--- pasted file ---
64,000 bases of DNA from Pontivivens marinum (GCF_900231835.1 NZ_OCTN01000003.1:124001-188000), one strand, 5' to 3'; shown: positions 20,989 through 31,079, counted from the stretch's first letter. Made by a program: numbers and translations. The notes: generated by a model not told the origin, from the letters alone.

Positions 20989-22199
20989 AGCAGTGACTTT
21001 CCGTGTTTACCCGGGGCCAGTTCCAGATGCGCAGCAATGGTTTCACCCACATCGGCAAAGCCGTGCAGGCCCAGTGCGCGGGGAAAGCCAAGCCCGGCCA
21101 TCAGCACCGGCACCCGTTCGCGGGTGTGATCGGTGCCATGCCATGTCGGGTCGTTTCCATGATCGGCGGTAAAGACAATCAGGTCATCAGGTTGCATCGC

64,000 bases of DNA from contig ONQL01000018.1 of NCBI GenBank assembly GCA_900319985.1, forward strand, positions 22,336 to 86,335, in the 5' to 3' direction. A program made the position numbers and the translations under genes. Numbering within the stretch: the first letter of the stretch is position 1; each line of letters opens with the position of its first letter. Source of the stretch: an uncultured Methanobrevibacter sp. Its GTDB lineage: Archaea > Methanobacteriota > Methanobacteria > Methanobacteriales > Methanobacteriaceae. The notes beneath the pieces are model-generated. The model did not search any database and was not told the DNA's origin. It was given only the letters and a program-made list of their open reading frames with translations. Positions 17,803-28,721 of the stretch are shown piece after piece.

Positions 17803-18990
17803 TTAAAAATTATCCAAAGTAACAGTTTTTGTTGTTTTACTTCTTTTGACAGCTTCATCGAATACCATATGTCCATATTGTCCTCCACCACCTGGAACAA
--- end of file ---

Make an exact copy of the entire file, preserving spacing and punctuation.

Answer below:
64,000 bases of DNA from Pontivivens marinum (GCF_900231835.1 NZ_OCTN01000003.1:124001-188000), one strand, 5' to 3'; shown: positions 20,989 through 31,079, counted from the stretch's first letter. Made by a program: numbers and translations. The notes: generated by a model not told the origin, from the letters alone.

Positions 20989-22199
20989 AGCAGTGACTTT
21001 CCGTGTTTACCCGGGGCCAGTTCCAGATGCGCAGCAATGGTTTCACCCACATCGGCAAAGCCGTGCAGGCCCAGTGCGCGGGGAAAGCCAAGCCCGGCCA
21101 TCAGCACCGGCACCCGTTCGCGGGTGTGATCGGTGCCATGCCATGTCGGGTCGTTTCCATGATCGGCGGTAAAGACAATCAGGTCATCAGGTTGCATCGC

64,000 bases of DNA from contig ONQL01000018.1 of NCBI GenBank assembly GCA_900319985.1, forward strand, positions 22,336 to 86,335, in the 5' to 3' direction. A program made the position numbers and the translations under genes. Numbering within the stretch: the first letter of the stretch is position 1; each line of letters opens with the position of its first letter. Source of the stretch: an uncultured Methanobrevibacter sp. Its GTDB lineage: Archaea > Methanobacteriota > Methanobacteria > Methanobacteriales > Methanobacteriaceae. The notes beneath the pieces are model-generated. The model did not search any database and was not told the DNA's origin. It was given only the letters and a program-made list of their open reading frames with translations. Positions 17,803-28,721 of the stretch are shown piece after piece.

Positions 17803-18990
17803 TTAAAAATTATCCAAAGTAACAGTTTTTGTTGTTTTACTTCTTTTGACAGCTTCATCGAATACCATATGTCCATATTGTCCTCCACCACCTGGAACAA